It may be famous as a holiday established by the federal government to remember one man and one era, but well over a century before Martin Luther King Day was made official as a time to reflect on the strides of the Civil Rights Movement, there was one holiday which struggled its way up from the grassroots and before the eyes of the nation, a direct legacy created by the very people which June 19th now celebrates.
“Juneteenth,” as it has always been called began as a spontaneous gesture of joyous jubilee among enslaved African-Americans in the Texas port city of Galveston when they first learned that they had truly been freed, but it is a stark reminder to all people of the darkest chapter of national life and that only with freedom can any person take control of their own destiny.
Texas might now be thought of as Southwestern state but during the Civil War, it was decidedly a Confederate state and southern in culture. Slaves were legally held there. On Galveston island, the Confederate Army made its headquarters in new, three-story home of Colonel James Moreau Brown, dubbed Ashton Villa for his wife’s family. It was a strong structure, one of the first brick homes in Texas. It was built on slave labor.
In the first Battle of Galveston of October 1862, the Union Army seized the city and made Ashton Villa its headquarters. On January 1, 1863, President Lincoln signed the Emancipation Proclamation, declaring freedom for all slaves held in those states considered to be still “in rebellion” by that day (he had issued a preliminary proclamation three months earlier, setting the first of the year as the deadline).
That very same day, in the most western of the Confederate states, however, rebel forces regained control of Galveston, Texas and again made Ashton Villa their headquarters.
As was true in the other southern states “in rebellion” white slave-owners in Texas ignored the President’s proclamation not only all through the rest of the Civil War but even three months after the Confederacy surrendered to the Union.
As the furthest of the former Confederate state, it was not until June 18, 1865 that some 2,000 federal troops, led by Union General Gordon Granger, finally arrived in Galveston, to enforce the return of the state government to the United States and to enforce the Emancipation Proclamation.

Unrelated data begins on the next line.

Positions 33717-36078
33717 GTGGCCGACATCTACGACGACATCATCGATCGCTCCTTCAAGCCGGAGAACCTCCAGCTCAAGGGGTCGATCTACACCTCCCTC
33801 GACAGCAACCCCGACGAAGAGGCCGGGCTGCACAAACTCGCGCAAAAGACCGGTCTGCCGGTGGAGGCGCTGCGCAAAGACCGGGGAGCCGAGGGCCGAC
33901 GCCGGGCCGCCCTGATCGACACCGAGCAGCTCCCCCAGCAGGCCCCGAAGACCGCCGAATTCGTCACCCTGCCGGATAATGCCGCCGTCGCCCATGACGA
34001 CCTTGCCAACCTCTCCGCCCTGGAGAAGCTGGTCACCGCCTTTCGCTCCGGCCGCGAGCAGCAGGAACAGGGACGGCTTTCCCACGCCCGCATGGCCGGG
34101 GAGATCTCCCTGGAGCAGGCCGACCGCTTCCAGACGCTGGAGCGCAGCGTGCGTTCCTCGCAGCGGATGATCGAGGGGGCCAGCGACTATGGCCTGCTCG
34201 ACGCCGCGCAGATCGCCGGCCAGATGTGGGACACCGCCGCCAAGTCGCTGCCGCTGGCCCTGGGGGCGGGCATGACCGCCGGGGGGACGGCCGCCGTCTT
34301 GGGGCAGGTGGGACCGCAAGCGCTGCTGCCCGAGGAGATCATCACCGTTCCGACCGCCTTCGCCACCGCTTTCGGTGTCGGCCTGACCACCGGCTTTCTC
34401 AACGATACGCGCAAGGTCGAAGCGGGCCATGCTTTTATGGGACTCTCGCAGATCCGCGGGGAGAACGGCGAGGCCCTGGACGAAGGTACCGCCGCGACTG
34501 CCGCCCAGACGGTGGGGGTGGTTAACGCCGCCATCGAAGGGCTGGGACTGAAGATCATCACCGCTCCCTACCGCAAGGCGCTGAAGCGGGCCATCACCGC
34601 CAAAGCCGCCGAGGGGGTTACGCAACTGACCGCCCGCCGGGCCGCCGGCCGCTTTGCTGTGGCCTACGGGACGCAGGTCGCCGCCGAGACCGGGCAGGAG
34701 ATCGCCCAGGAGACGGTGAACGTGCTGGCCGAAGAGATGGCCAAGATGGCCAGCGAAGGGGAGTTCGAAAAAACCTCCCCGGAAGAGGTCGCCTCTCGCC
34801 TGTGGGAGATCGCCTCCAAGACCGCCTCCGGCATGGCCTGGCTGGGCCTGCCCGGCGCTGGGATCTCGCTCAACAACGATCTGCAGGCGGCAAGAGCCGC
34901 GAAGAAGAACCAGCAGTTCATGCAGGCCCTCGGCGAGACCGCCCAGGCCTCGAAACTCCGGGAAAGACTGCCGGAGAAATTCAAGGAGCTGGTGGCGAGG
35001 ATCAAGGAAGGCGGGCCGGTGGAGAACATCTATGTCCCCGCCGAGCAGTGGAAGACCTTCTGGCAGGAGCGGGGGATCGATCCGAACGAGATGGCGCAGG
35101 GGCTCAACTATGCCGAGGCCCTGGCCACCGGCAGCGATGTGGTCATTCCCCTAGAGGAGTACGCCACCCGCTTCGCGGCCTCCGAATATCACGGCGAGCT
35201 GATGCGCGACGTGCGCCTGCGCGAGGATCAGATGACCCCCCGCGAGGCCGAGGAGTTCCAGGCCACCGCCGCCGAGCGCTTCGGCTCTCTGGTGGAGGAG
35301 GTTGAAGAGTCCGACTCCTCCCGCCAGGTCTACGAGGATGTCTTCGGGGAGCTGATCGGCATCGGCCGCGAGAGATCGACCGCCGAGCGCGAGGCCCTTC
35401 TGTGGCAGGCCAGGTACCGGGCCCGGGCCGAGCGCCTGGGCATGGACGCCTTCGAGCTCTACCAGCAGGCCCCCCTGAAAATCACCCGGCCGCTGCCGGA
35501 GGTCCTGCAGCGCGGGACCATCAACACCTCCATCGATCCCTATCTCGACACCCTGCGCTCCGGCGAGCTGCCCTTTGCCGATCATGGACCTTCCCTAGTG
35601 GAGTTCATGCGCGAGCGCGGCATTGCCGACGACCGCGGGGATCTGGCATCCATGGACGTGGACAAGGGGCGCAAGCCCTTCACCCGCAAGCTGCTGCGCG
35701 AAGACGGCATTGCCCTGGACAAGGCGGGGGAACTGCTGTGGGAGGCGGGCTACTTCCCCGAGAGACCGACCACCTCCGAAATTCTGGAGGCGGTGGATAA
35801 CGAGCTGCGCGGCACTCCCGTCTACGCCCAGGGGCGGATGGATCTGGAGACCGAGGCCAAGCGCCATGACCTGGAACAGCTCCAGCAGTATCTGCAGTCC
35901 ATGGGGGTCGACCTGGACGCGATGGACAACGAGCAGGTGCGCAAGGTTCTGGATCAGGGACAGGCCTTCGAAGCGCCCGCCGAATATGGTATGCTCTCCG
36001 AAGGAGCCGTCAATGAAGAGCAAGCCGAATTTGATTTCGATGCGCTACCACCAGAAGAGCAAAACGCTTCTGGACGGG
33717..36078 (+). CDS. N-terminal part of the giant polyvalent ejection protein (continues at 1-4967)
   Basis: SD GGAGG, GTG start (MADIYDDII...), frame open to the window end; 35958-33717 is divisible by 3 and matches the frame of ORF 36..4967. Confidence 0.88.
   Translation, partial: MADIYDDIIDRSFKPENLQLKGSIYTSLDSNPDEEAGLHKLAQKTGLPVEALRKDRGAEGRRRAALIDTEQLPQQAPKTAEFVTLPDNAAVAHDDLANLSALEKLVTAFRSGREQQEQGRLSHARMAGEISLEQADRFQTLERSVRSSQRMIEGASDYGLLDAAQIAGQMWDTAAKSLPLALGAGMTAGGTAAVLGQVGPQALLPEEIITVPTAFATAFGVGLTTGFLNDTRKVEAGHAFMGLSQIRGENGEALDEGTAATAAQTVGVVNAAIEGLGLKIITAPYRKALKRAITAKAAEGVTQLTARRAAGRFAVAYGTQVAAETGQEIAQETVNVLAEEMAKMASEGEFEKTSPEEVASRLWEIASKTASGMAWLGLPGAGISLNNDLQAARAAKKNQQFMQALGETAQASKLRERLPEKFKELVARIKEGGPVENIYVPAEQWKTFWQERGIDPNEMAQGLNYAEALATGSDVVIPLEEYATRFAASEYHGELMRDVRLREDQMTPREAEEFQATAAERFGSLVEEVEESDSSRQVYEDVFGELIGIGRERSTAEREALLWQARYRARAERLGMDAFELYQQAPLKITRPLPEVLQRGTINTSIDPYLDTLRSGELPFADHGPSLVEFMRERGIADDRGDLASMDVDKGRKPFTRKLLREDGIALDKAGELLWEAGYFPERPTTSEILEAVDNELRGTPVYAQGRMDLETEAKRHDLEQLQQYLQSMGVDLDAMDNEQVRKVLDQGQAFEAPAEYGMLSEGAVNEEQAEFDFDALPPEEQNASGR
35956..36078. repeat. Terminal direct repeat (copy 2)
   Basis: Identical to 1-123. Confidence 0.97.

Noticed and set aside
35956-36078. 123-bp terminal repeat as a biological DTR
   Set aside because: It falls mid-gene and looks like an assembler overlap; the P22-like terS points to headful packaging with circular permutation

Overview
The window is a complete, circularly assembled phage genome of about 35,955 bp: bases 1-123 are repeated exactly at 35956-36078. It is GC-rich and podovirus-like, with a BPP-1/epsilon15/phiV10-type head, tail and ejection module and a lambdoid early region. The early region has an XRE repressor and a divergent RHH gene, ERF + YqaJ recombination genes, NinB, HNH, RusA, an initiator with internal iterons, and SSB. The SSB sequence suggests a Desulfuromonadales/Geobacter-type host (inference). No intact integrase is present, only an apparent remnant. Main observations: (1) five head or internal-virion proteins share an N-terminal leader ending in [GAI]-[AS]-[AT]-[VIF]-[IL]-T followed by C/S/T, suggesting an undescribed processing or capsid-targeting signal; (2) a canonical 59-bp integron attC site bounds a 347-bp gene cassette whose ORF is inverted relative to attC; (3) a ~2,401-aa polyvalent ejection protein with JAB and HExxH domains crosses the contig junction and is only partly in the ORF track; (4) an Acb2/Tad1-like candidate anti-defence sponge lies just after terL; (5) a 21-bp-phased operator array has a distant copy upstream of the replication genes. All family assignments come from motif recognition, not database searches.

The next day, speaking from the balcony of Ashton Villa, General Granger read aloud what was simply called “general order number three,” declaring to all those gathered there:
“The people of Texas are informed that, in accordance with a proclamation from the Executive of the United States, all slaves are free.
This involves an absolute equality of personal rights and rights of property between former masters and slaves, and the connection heretofore existing between them becomes that between employer and hired labor.
The freedmen are advised to remain quietly at their present homes and work for wages.
They are informed that they will not be allowed to collect at military posts and that they will not be supported in idleness either there or elsewhere.”
As word spread through the city, African-Americans long held as property emerged from the homes where they had worked as slaves, crying with joy, singing and embracing one another.
The white residents who, until the day before, could still intimidate slaves into submission, no longer dared to do so with so many armed federal troops now there to protect the “freedmen.” The day became perhaps the single most important one in their lives, “June” and “Nineteen” quickly turned into the shorthand of a special word to memorialize that moment as “Juneteenth.”
On June 19th in the following year of 1866, the now-freed African-American population of Galveston celebrated the day of jubilee as a day of thanksgiving prayer and a celebratory picnic gathering.
But other major population centers in Texas were also doing the same.
In Houston, for example, the local black population would soon pool all their resources and purchase a piece of land set aside just for the annual celebration, which would become that city’s Emancipation Park.
In Austin, Texas, the first celebration in 1867 was recognized as a public event within five years.
It’s unclear whether black slaves held in Texas had even been informed or read about the Emancipation Proclamation when it was first issues in 1863.